There’s undoubtedly something noble about Amy Chu’s disconcerting direction with Issue Zero of “Red Sonja”, because this “Dynamite introductory priced” comic book definitely lives up to her aspiration to take the titular character “away and put her in a completely new environment where she’s forced to adapt.” However, the decision to place the barbarian in modern day Manhattan rather than Robert E. Howard’s Hyborean Age smacks more of a “Marvel Comics” “What If?” adventure, than a serious treatment of the “She-Devil with a Sword”, and certainly suggests that despite reading “some Seventies Red Sonja/Conan” publications and watching “the  movie with Brigitte Nielson”, the Harvard Business School graduate has yet to arguably grasp the potential of the swordswoman’s rich native world…
Whatever the American author’s intentions though, her narrative for this sixteen-page periodical undoubtedly starts out very well with Sonja battling a formidably-sized fire-breathing Spawn of Hell “halfway between Hyrkania and Khitai” in “the last remnants of the mighty Kingdom of Meru.” Indeed, for a while “In The Beginning” seems to be a reasonably bog-standard, though still thoroughly exciting, confrontation between the scantily-clad warrior and her multi-tentacled four-eyed foe; “You stand between me and a large flagon of ale. And nobody gets between me and a good flagon.”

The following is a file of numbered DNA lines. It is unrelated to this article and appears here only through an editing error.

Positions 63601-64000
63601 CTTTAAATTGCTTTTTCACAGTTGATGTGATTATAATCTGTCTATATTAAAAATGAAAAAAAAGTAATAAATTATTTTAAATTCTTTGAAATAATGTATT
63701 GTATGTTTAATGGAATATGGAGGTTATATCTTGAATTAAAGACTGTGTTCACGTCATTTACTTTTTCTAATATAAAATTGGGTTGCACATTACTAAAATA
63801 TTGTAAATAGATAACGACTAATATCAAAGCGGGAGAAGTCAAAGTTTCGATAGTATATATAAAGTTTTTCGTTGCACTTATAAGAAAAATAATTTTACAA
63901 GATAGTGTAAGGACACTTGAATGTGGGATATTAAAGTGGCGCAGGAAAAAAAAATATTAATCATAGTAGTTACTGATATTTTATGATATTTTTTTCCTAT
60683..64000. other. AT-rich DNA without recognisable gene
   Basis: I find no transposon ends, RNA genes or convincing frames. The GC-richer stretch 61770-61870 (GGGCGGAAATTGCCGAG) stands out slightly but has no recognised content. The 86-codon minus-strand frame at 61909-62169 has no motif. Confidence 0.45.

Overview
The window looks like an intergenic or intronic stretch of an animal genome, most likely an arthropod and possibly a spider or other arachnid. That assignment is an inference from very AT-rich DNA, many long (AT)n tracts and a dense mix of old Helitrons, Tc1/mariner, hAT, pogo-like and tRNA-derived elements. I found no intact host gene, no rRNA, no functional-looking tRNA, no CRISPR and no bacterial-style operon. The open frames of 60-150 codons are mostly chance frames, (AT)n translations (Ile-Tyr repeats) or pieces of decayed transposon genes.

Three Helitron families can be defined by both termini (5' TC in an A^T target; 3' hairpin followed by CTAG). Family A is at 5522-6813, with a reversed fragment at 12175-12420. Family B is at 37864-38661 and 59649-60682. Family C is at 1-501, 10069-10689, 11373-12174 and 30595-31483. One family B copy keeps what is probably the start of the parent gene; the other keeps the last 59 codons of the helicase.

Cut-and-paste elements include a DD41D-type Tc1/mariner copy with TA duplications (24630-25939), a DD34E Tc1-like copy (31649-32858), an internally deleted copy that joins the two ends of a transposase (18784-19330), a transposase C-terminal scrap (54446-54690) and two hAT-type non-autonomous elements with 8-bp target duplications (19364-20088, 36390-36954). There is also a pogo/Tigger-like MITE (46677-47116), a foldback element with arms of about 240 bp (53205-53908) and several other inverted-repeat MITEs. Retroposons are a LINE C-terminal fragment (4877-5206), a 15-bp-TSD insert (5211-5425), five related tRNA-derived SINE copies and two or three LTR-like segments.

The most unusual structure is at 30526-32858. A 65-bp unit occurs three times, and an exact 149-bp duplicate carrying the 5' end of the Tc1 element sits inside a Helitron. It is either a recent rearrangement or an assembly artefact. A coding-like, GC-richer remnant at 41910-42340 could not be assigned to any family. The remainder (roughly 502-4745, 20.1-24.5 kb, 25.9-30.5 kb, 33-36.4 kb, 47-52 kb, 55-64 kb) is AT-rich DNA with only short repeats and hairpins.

Sadly, all these sword and fantasy shenanigans are brought to a swift, unsatisfactory conclusion though, with the sudden appearance of Kulan Gath, and the sorcerer’s seemingly simplistic ability to whisk a disconcertingly groggy Sonja far into the future, at a time when her present location stands in the path of an underground railway construction team. This ‘strange turn of events’ does admittedly provide a modicum of humour, as the red-haired barbarian chases after the terrified workmen with her lethal sword in one hand and a Hyrkanian oath on her lips. But this scene soon sours into a somewhat long-winded exploration of the tube’s tunnels and a bizarre conversational piece between Roy Thomas’ co-creation and a rat.
Fortunately, despite Chu’s debatable choice in concept, this comic does provide some breathtakingly stunning visuals courtesy of Carlos Gomez’s illustrations. The Spanish artist demonstrates all the pencilling skills that a reader would want from a professional with his lush-detailed renderings of a demonic dragon, the intricacies of an underground railway and Sonja’s own famously curvaceous form.